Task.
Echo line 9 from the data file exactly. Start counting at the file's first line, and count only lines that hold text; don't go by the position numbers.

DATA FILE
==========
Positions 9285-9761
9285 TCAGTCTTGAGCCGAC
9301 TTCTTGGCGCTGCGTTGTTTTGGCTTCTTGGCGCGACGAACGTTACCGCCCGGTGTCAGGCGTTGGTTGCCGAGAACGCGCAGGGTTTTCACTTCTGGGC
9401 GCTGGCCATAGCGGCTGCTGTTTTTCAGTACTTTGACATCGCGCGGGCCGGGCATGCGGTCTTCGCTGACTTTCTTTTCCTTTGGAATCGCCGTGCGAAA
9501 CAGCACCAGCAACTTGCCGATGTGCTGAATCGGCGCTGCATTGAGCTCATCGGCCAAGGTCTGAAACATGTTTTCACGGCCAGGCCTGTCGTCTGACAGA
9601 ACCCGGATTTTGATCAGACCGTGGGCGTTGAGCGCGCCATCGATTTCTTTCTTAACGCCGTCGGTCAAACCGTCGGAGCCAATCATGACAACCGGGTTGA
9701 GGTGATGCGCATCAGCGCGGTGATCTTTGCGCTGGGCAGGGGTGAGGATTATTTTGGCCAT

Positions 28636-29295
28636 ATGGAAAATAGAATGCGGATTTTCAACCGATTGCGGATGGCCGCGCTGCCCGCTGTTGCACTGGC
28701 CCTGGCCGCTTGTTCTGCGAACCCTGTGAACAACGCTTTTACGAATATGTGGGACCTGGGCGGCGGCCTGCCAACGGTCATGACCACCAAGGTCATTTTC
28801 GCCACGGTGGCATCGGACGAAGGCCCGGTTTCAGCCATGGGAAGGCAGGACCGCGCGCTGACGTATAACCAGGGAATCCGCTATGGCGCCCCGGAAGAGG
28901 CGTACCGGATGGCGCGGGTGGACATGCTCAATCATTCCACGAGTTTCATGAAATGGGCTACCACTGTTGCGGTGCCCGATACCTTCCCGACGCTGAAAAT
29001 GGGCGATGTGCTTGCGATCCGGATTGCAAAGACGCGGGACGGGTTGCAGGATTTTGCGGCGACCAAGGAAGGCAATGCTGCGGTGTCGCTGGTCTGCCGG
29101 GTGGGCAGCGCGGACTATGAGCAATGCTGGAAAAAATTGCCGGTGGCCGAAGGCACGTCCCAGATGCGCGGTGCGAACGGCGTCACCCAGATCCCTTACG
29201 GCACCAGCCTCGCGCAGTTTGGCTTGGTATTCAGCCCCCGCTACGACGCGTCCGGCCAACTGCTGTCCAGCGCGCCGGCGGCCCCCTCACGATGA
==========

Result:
28636 ATGGAAAATAGAATGCGGATTTTCAACCGATTGCGGATGGCCGCGCTGCCCGCTGTTGCACTGGC